Top Secret papers reveal details of Doves incident
New documents covering one of the most controversial periods of Gibraltar’s history have been partially released to the public following a protracted campaign by the Gibraltar Chronicle.
The police Special Branch reports reveal that the Commonwealth Office in London – the precursor to the Foreign & Commonwealth Office - became aware of the approach made to Spain by a group of Gibraltarians dubbed ‘The Doves’ a few months before they broke cover by publishing a letter in the Chronicle.
And although Whitehall officials treated the reports with suspicion, they nonetheless sparked a debate in London over whether such contacts should be “encouraged or discouraged”.
After receiving Top Secret Special Branch reports detailing the extent of contacts between Gibraltarian ‘Doves’ and the Spanish Foreign Ministry in January 1968, John Bennett, Head of the Gibraltar and South Atlantic Department, wrote: “My own view is that nothing is lost, and much may be gained, by smiling on the process.”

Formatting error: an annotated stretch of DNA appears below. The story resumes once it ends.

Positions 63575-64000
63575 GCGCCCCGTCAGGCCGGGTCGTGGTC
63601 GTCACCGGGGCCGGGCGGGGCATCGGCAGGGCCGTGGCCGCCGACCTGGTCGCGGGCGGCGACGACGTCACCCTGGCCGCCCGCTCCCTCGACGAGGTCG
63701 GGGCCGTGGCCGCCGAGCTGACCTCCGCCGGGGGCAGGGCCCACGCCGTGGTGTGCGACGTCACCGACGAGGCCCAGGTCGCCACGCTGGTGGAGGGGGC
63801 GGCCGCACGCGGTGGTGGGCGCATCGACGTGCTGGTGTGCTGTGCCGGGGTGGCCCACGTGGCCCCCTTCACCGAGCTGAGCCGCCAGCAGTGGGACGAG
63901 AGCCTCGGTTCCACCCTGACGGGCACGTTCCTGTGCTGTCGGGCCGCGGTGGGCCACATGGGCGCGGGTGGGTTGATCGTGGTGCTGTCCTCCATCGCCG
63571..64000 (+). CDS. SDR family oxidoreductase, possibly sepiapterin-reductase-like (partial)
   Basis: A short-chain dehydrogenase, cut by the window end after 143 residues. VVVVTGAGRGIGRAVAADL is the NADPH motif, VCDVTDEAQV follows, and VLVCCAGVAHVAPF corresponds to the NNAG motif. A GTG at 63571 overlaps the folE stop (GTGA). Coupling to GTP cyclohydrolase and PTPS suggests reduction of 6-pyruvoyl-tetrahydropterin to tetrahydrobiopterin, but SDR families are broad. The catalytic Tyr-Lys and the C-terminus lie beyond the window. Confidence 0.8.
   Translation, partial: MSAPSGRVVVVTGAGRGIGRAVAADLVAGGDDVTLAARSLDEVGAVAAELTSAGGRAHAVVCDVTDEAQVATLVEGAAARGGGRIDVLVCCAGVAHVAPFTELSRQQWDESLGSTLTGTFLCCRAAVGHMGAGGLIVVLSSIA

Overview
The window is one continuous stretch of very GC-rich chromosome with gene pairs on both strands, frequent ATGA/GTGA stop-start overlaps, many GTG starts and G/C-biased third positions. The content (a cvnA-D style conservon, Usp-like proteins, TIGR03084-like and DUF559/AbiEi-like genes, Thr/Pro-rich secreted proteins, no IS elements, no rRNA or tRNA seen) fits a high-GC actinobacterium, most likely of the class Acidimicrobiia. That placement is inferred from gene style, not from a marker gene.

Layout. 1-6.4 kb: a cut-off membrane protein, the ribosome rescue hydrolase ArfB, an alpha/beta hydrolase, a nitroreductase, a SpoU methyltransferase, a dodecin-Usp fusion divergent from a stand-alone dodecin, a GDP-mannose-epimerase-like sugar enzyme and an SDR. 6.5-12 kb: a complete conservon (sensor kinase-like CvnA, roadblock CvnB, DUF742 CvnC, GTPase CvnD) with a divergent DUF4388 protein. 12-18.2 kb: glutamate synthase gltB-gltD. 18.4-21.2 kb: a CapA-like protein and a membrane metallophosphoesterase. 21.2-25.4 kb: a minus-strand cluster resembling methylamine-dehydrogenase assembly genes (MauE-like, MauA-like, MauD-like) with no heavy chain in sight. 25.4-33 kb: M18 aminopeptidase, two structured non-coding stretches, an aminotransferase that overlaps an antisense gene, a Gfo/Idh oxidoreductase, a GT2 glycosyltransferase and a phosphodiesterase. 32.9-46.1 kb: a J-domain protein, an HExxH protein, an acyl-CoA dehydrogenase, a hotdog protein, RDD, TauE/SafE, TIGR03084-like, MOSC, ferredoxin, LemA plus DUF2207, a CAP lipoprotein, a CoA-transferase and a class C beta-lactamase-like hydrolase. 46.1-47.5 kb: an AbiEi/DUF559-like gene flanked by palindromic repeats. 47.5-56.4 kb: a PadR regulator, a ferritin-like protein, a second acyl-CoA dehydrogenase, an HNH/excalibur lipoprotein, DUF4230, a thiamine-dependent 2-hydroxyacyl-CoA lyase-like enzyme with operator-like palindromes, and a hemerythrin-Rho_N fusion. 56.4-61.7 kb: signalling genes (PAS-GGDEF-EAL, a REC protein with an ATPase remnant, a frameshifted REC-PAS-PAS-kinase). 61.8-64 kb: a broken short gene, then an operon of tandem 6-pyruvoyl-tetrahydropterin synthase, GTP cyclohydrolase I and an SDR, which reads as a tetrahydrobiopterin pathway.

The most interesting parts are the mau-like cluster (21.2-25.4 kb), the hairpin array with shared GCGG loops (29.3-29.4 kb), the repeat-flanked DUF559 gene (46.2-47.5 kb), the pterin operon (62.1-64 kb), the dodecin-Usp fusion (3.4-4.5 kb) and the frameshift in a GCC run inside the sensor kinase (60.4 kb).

However, he added: “I should like to see it brought out into the open rather than regarded as a reprehensible underground activity.”
The Doves, a group of local businessmen and lawyers, first published a letter in the Gibraltar Chronicle advocating a settlement with Spain on April 1, 1968.
Later that same month they produced a second letter with details of specific proposals they claimed were acceptable to Spain, including the symbolic flying of the Spanish flag alongside the Union Jack over the Rock.
However the revelation that the group had been holding private talks in Madrid provoked widespread anger and led to one of Gibraltar’s worst days of civil disorder on April 6, 1968.
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